Primary Prevention of Sexual Assault and Abuse – Position Statement

Primary Prevention of Sexual Assault and Abuse – Position Statement

New Logo with words and graphics

The New York State Coalition Against Sexual Assault works to end all forms of sexual violence and exploitation by advocating for appropriate, effective crisis intervention and prevention approaches. We support efforts that prevent violence before it begins, by addressing risk factors of the perpetration of sexual violence at the individual, relational, community, and societal levels. We believe that sexual violence can be stopped by creating an environment that supports respectful behavior, gender equity, and non-violent social norms. We believe that dedication to programs that work towards this is crucial.  NYSCASA believes that prevention should focus on promoting healthy relationships, respect for all people, and equality across the gender, social, and economic spectrums. Sexual violence is rooted in oppression and the belief that one group of people deserves to have power over another group of people. Understanding all people as worthy of respect negates feelings of entitlement and superiority that permit a person to commit an act of sexual violence against another person.

NYSCASA believes that ending sexual violence is possible, but that it requires a societal shift in the norms we promote. We need to change the environment that currently allows sexual violence to occur. Our society perpetuates norms that support male superiority and sexual entitlement, and we have a high tolerance for violent acts and crimes. Combined with limited social and economic opportunities, weak sanctions against sexual violence, and a lack of supportive communities, these factors contribute to a toxic environment that can allow people to perpetrate sexual violence.

NYSCASA believes that this shift will occur if prevention efforts and non-violent norms are supported and reinforced on multiple levels. Young children should receive age-appropriate, culturally specific, evidence-based (appropriate and effective) messages in the classroom, and those messages about non-violence and respect should be reflected in the environment around them. Their interactions with the adults in their lives, such as teachers, coaches, community leaders, parents, and family members should mirror what they learn in school.  Since the laws and policies of a society send messages about what the people living under those policies should value, non-violence, respect and equality must be incorporated into our legal codes. The ideas behind thoughtful policies can only manifest and have a positive impact on the community if the people charged with upholding these policies also support and exhibit these values. Therefore, it is important that policy enforcers and community leaders understand and support non-violent norms as well.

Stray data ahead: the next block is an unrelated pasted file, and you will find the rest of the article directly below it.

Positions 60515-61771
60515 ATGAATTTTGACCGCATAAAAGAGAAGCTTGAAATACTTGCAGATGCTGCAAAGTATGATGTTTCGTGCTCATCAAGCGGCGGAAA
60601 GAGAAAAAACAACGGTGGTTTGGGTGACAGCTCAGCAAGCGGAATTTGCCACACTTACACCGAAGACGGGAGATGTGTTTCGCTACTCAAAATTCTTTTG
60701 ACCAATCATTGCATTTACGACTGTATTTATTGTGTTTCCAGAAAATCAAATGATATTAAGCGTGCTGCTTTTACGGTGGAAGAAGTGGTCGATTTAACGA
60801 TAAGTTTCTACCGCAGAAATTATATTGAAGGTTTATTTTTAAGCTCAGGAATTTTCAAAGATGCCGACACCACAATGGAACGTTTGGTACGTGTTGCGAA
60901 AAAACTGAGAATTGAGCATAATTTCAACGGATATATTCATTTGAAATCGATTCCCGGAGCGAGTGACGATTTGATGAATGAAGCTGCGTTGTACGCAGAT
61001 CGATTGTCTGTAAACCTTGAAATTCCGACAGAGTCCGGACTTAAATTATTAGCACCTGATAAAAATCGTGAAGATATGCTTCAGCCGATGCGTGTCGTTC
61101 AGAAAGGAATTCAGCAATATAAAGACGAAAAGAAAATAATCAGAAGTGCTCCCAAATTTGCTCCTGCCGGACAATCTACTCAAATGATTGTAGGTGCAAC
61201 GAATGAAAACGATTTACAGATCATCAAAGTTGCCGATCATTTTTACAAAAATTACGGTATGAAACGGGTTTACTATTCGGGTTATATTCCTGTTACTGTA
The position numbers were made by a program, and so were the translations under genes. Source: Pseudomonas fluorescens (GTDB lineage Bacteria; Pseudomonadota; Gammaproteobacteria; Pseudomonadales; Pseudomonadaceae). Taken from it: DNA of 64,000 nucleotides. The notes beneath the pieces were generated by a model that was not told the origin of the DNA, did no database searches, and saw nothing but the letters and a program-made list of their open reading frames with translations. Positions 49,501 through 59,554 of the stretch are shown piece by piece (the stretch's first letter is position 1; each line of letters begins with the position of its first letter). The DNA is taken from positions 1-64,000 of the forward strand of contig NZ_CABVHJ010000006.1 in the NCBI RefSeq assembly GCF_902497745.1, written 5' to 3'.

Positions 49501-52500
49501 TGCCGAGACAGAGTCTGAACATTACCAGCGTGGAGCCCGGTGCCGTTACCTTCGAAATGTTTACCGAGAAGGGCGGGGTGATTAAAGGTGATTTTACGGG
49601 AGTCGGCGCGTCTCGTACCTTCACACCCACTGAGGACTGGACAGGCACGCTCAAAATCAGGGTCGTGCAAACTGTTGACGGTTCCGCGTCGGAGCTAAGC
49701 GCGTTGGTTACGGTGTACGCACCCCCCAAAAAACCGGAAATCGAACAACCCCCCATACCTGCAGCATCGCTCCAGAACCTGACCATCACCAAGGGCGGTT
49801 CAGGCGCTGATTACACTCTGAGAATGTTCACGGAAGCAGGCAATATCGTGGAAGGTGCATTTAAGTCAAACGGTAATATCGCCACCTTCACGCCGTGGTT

NYSCASA believes that prevention efforts should be undertaken with the goal of minimizing the risk factors for perpetration, because sexual violence will only end when there are no longer people committing sexually violent acts. If individuals believe in respect, equality, and non-violence, and they interact with other people who share the same values, and those people live in a community that upholds laws and exhibits a low tolerance for violent behavior, the risk factors of perpetrating sexual violence are reduced greatly.

NYSCASA believes that funding for this work is critical, but that it must not be at the expense of funding for victim services. Sexual assault service providers respond to the needs of survivors, train professionals who interact with people who have experienced sexual violence, educate the community about the issues, provide outreach to promote the services they provide, and they do this important work of changing social norms and promoting non-violence in hopes that one day, no one will need their response services. The rape crisis programs and other organizations doing this work are frequently underfunded, understaffed, and overworked. Funding that will allow this work to continue and expand is necessary if we want to live in a world free from sexual violence.